Joel Ruben Antony Moniz


2021

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Using Pause Information for More Accurate Entity Recognition
Sahas Dendukuri | Pooja Chitkara | Joel Ruben Antony Moniz | Xiao Yang | Manos Tsagkias | Stephen Pulman
Proceedings of the 3rd Workshop on Natural Language Processing for Conversational AI

Entity tags in human-machine dialog are integral to natural language understanding (NLU) tasks in conversational assistants. However, current systems struggle to accurately parse spoken queries with the typical use of text input alone, and often fail to understand the user intent. Previous work in linguistics has identified a cross-language tendency for longer speech pauses surrounding nouns as compared to verbs. We demonstrate that the linguistic observation on pauses can be used to improve accuracy in machine-learnt language understanding tasks. Analysis of pauses in French and English utterances from a commercial voice assistant shows the statistically significant difference in pause duration around multi-token entity span boundaries compared to within entity spans. Additionally, in contrast to text-based NLU, we apply pause duration to enrich contextual embeddings to improve shallow parsing of entities. Results show that our proposed novel embeddings improve the relative error rate by up to 8% consistently across three domains for French, without any added annotation or alignment costs to the parser.

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CREAD: Combined Resolution of Ellipses and Anaphora in Dialogues
Bo-Hsiang Tseng | Shruti Bhargava | Jiarui Lu | Joel Ruben Antony Moniz | Dhivya Piraviperumal | Lin Li | Hong Yu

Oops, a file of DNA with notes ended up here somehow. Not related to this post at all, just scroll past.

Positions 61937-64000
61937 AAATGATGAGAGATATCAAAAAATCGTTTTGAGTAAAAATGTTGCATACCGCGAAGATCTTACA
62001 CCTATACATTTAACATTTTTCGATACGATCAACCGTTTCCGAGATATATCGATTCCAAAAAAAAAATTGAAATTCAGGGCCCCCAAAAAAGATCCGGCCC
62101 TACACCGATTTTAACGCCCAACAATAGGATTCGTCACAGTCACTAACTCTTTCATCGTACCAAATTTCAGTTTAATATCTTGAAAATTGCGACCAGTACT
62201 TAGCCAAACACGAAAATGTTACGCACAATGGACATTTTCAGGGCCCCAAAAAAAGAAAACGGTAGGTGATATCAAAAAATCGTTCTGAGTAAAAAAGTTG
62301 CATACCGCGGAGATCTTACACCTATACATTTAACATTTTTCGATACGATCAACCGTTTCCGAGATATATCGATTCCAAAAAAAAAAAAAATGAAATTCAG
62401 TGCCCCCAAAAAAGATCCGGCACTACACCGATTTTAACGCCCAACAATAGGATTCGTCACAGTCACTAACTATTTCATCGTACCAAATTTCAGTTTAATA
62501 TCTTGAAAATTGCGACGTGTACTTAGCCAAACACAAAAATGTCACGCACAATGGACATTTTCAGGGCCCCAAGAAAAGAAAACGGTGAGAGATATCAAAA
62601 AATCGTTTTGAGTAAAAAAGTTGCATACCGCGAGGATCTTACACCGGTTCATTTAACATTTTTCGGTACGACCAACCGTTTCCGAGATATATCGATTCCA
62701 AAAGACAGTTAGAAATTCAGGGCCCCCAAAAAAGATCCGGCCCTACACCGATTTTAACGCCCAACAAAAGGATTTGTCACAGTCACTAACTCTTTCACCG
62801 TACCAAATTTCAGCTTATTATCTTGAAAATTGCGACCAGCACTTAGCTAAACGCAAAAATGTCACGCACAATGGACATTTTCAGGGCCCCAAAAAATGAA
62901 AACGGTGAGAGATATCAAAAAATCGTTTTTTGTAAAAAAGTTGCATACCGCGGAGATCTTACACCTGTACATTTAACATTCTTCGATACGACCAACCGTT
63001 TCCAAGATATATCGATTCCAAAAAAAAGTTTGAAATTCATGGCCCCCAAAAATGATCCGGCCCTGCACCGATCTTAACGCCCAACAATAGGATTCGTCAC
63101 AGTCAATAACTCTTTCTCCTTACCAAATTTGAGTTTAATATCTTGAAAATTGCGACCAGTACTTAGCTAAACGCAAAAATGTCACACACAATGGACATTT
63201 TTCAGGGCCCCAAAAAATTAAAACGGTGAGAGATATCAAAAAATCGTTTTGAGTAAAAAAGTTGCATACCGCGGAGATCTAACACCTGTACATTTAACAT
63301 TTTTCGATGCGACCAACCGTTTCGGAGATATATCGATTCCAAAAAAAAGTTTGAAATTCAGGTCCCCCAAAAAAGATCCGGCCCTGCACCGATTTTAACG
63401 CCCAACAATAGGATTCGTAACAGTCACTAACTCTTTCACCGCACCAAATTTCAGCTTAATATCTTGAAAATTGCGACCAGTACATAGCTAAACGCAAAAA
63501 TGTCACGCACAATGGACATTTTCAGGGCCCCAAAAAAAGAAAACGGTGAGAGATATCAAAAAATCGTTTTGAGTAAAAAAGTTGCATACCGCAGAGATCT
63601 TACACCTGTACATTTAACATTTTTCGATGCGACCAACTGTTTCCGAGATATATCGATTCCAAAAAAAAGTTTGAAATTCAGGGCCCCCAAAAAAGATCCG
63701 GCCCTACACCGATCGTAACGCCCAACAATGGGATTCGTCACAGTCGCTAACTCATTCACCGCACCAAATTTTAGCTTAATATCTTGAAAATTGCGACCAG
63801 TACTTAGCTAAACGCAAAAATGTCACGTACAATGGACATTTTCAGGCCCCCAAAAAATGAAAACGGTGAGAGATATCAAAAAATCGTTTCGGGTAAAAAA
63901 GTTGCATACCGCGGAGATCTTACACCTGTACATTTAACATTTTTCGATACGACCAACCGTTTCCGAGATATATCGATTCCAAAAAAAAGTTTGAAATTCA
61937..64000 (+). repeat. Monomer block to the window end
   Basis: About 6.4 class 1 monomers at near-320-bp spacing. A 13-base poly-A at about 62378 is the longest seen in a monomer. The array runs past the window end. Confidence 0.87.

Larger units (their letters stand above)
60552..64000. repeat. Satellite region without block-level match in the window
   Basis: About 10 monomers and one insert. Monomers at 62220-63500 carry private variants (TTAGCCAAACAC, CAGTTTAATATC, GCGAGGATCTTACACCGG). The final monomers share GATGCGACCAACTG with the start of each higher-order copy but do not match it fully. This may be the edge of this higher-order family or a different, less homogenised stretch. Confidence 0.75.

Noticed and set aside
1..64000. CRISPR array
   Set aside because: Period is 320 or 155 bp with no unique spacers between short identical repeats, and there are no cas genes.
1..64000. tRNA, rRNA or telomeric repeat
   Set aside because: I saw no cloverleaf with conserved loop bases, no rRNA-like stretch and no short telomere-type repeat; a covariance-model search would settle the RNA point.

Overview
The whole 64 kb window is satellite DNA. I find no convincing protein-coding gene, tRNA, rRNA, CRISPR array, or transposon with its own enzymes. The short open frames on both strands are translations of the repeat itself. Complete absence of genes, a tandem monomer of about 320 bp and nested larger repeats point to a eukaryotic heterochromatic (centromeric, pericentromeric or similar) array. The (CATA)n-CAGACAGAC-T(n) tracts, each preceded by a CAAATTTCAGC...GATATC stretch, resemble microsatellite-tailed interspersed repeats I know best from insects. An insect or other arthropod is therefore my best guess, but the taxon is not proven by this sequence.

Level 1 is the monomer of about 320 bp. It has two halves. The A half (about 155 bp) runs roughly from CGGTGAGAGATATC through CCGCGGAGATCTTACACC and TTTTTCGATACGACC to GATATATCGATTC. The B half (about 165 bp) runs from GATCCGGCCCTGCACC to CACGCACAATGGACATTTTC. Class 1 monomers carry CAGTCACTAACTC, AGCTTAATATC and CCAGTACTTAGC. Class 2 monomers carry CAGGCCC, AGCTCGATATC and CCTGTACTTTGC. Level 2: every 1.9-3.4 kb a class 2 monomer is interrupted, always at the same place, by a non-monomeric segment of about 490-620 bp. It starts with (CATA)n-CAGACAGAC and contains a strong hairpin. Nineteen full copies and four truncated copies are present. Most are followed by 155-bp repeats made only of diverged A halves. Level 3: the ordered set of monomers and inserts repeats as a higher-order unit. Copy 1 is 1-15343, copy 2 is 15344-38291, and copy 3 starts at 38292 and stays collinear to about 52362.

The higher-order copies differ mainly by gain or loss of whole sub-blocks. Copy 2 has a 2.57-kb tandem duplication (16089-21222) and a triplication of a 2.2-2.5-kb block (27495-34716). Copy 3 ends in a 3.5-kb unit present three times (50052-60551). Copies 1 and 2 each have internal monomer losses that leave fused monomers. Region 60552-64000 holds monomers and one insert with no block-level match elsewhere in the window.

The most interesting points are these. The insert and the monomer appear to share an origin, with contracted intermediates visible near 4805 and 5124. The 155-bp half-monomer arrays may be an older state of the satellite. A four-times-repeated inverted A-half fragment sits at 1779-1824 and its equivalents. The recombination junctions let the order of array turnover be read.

Proceedings of the 2021 Conference of the North American Chapter of the Association for Computational Linguistics: Human Language Technologies

Anaphora and ellipses are two common phenomena in dialogues. Without resolving referring expressions and information omission, dialogue systems may fail to generate consistent and coherent responses. Traditionally, anaphora is resolved by coreference resolution and ellipses by query rewrite. In this work, we propose a novel joint learning framework of modeling coreference resolution and query rewriting for complex, multi-turn dialogue understanding. Given an ongoing dialogue between a user and a dialogue assistant, for the user query, our joint learning model first predicts coreference links between the query and the dialogue context, and then generates a self-contained rewritten user query. To evaluate our model, we annotate a dialogue based coreference resolution dataset, MuDoCo, with rewritten queries. Results show that the performance of query rewrite can be substantially boosted (+2.3% F1) with the aid of coreference modeling. Furthermore, our joint model outperforms the state-of-the-art coreference resolution model (+2% F1) on this dataset.

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Noise Robust Named Entity Understanding for Voice Assistants
Deepak Muralidharan | Joel Ruben Antony Moniz | Sida Gao | Xiao Yang | Justine Kao | Stephen Pulman | Atish Kothari | Ray Shen | Yinying Pan | Vivek Kaul | Mubarak Seyed Ibrahim | Gang Xiang | Nan Dun | Yidan Zhou | Andy O | Yuan Zhang | Pooja Chitkara | Xuan Wang | Alkesh Patel | Kushal Tayal | Roger Zheng | Peter Grasch | Jason D Williams | Lin Li
Proceedings of the 2021 Conference of the North American Chapter of the Association for Computational Linguistics: Human Language Technologies: Industry Papers

Named Entity Recognition (NER) and Entity Linking (EL) play an essential role in voice assistant interaction, but are challenging due to the special difficulties associated with spoken user queries. In this paper, we propose a novel architecture that jointly solves the NER and EL tasks by combining them in a joint reranking module. We show that our proposed framework improves NER accuracy by up to 3.13% and EL accuracy by up to 3.6% in F1 score. The features used also lead to better accuracies in other natural language understanding tasks, such as domain classification and semantic parsing.